Understandably, “Buy Canada” Laws Are Troubling

Last week, the city council of Marystown, Newfoundland in our red-leafed neighbor to the north passed a resolution pledging to only buy Canadian-made products. Understandably, this is a problem for American businesses. It’s bad for Canada too.

A “Buy Canada” law artificially inflates the price of goods in the country, or at least the region around Marystown. This may help businesses in the short-term, but it decreases individual income and ultimately reduces consumption. It also hurts consumers by reducing the potential for innovation, as Canadian businesses are shielded from outside ideas for new products and delivery of services. Seriously, no one in Marystown wants an iPhone?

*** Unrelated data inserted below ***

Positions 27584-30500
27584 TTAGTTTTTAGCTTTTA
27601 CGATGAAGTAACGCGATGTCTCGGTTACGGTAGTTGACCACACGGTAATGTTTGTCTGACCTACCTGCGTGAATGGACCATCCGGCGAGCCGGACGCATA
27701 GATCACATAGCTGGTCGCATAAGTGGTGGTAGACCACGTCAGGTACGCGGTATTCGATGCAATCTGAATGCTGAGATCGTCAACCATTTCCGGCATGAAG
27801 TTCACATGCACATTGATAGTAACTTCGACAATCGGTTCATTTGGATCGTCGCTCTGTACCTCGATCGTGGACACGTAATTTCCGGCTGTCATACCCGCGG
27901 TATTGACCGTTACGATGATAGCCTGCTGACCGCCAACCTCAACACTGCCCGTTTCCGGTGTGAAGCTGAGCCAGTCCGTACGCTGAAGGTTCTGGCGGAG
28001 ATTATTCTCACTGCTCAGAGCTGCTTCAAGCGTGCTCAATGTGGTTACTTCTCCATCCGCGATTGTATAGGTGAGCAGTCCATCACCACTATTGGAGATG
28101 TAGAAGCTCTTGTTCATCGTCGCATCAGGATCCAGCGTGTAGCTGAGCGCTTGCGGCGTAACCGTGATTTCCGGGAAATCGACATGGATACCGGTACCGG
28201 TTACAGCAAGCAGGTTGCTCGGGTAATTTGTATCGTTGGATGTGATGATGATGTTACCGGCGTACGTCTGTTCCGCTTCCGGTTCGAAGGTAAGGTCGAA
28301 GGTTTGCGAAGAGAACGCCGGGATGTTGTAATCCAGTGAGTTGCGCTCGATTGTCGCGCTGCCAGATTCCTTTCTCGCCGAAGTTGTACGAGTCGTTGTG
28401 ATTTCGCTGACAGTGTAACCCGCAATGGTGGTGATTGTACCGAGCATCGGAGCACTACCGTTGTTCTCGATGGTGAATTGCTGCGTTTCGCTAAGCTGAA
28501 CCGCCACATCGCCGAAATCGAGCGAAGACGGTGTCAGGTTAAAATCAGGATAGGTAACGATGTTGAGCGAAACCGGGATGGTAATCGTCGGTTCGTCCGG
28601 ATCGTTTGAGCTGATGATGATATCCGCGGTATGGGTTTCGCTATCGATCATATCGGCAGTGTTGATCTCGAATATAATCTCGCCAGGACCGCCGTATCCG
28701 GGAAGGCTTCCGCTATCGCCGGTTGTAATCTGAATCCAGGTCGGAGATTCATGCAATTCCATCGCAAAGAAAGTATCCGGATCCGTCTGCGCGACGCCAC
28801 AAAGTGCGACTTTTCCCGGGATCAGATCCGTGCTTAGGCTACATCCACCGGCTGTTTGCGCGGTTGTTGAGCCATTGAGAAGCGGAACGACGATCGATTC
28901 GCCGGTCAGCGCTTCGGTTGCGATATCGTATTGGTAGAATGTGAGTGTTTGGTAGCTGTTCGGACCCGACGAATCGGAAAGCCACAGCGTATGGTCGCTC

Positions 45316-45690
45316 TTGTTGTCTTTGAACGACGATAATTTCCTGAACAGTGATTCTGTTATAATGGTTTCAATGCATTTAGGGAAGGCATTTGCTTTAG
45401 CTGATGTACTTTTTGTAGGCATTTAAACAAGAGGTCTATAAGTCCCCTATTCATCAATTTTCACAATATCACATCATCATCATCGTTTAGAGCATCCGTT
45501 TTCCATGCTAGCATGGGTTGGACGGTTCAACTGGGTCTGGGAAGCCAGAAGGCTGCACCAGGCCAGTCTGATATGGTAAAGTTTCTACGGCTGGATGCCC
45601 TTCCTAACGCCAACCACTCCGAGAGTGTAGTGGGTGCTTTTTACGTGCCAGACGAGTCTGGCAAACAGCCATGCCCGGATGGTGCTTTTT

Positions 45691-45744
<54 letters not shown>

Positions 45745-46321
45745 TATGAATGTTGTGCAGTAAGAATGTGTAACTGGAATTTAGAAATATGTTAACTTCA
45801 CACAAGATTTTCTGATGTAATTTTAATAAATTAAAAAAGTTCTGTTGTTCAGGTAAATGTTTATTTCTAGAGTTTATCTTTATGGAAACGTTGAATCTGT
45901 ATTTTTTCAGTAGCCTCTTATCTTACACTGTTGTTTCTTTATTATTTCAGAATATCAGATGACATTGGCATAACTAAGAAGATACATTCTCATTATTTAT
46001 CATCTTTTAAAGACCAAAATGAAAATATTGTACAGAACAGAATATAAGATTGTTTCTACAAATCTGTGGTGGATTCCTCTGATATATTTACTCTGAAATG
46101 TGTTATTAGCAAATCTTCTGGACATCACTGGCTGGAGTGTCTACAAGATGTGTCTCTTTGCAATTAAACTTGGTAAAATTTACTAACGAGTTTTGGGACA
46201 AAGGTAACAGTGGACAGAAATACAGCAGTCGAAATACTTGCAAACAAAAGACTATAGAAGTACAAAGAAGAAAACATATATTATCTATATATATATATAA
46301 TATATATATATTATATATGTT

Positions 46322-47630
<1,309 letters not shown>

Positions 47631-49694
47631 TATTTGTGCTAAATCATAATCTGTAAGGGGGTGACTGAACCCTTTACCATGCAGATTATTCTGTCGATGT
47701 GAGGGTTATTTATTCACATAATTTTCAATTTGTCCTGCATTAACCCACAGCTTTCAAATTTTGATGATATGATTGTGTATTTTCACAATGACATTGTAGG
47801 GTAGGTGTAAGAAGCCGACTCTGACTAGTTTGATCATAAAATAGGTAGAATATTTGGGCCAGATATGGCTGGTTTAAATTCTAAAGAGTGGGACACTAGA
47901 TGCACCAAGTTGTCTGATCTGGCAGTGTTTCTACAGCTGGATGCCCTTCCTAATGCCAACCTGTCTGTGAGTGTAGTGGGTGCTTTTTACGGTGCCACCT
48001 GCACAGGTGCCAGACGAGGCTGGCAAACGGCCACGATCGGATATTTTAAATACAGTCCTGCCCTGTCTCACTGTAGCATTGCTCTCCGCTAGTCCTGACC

American businesses can look at this protectionism and see the problems with it easily, especially the problems it poses for those who seek to sell their products in Canada. Like the company selling iPhone gloves. We want there to be fair opportunities to compete for business both in Maine and Newfoundland. What is the difference between people in Ontario and North Dakota? Why should an invisible line across the (often frozen) plains keep some from buying the best priced product available?

This should make the “Buy American” laws proposed and passed seem just as ridiculous as a “Buy Canada” law. Sure we have the iPhone here, so maybe it’s an easier life living under “Buy American”, but how do you know that iPhone is really American-made in the first place. The iPod has parts made in dozens of countries not called the United States of America. Probably only the Thiphone would pass the local parts test. And even then it might be made in China.